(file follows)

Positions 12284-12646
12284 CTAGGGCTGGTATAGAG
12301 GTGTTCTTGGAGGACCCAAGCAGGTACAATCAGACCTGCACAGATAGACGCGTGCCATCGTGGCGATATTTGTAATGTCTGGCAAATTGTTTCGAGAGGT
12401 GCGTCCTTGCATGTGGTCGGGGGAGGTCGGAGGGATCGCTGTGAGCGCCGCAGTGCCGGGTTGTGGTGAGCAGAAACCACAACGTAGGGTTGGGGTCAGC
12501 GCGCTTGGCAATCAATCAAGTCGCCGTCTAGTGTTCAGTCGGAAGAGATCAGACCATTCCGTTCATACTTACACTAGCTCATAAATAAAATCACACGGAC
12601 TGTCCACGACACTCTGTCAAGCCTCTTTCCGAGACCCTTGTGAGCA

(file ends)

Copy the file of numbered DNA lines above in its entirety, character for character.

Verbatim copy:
Positions 12284-12646
12284 CTAGGGCTGGTATAGAG
12301 GTGTTCTTGGAGGACCCAAGCAGGTACAATCAGACCTGCACAGATAGACGCGTGCCATCGTGGCGATATTTGTAATGTCTGGCAAATTGTTTCGAGAGGT
12401 GCGTCCTTGCATGTGGTCGGGGGAGGTCGGAGGGATCGCTGTGAGCGCCGCAGTGCCGGGTTGTGGTGAGCAGAAACCACAACGTAGGGTTGGGGTCAGC
12501 GCGCTTGGCAATCAATCAAGTCGCCGTCTAGTGTTCAGTCGGAAGAGATCAGACCATTCCGTTCATACTTACACTAGCTCATAAATAAAATCACACGGAC
12601 TGTCCACGACACTCTGTCAAGCCTCTTTCCGAGACCCTTGTGAGCA